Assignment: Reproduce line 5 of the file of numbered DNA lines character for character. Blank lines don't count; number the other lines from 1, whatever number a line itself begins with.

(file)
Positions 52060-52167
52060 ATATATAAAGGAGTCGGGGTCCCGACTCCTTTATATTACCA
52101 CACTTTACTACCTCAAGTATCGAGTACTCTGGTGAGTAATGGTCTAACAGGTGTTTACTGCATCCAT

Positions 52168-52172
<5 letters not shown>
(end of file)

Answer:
<5 letters not shown>